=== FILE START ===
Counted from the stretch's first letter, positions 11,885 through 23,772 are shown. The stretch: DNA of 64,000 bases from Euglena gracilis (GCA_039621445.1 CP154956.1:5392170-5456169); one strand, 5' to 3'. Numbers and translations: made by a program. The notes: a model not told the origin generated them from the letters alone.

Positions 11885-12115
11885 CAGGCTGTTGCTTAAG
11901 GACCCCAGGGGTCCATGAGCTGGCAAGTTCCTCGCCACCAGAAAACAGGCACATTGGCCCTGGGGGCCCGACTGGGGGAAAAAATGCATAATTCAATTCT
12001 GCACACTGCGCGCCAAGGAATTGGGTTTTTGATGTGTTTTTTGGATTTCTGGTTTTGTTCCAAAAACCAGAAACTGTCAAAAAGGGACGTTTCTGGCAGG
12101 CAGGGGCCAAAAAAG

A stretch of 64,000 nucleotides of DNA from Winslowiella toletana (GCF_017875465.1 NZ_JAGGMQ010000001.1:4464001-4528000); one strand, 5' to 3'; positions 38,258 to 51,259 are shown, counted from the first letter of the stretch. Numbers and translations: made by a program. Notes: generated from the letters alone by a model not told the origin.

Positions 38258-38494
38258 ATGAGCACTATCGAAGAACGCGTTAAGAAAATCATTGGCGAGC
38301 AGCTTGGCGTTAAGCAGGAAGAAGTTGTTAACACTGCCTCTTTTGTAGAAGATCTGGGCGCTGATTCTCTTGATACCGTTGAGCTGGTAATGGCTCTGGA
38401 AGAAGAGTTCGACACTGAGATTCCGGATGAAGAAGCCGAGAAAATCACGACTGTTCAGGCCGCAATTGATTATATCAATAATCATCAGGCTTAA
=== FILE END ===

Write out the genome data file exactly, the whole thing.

Counted from the stretch's first letter, positions 11,885 through 23,772 are shown. The stretch: DNA of 64,000 bases from Euglena gracilis (GCA_039621445.1 CP154956.1:5392170-5456169); one strand, 5' to 3'. Numbers and translations: made by a program. The notes: a model not told the origin generated them from the letters alone.

Positions 11885-12115
11885 CAGGCTGTTGCTTAAG
11901 GACCCCAGGGGTCCATGAGCTGGCAAGTTCCTCGCCACCAGAAAACAGGCACATTGGCCCTGGGGGCCCGACTGGGGGAAAAAATGCATAATTCAATTCT
12001 GCACACTGCGCGCCAAGGAATTGGGTTTTTGATGTGTTTTTTGGATTTCTGGTTTTGTTCCAAAAACCAGAAACTGTCAAAAAGGGACGTTTCTGGCAGG
12101 CAGGGGCCAAAAAAG

A stretch of 64,000 nucleotides of DNA from Winslowiella toletana (GCF_017875465.1 NZ_JAGGMQ010000001.1:4464001-4528000); one strand, 5' to 3'; positions 38,258 to 51,259 are shown, counted from the first letter of the stretch. Numbers and translations: made by a program. Notes: generated from the letters alone by a model not told the origin.

Positions 38258-38494
38258 ATGAGCACTATCGAAGAACGCGTTAAGAAAATCATTGGCGAGC
38301 AGCTTGGCGTTAAGCAGGAAGAAGTTGTTAACACTGCCTCTTTTGTAGAAGATCTGGGCGCTGATTCTCTTGATACCGTTGAGCTGGTAATGGCTCTGGA
38401 AGAAGAGTTCGACACTGAGATTCCGGATGAAGAAGCCGAGAAAATCACGACTGTTCAGGCCGCAATTGATTATATCAATAATCATCAGGCTTAA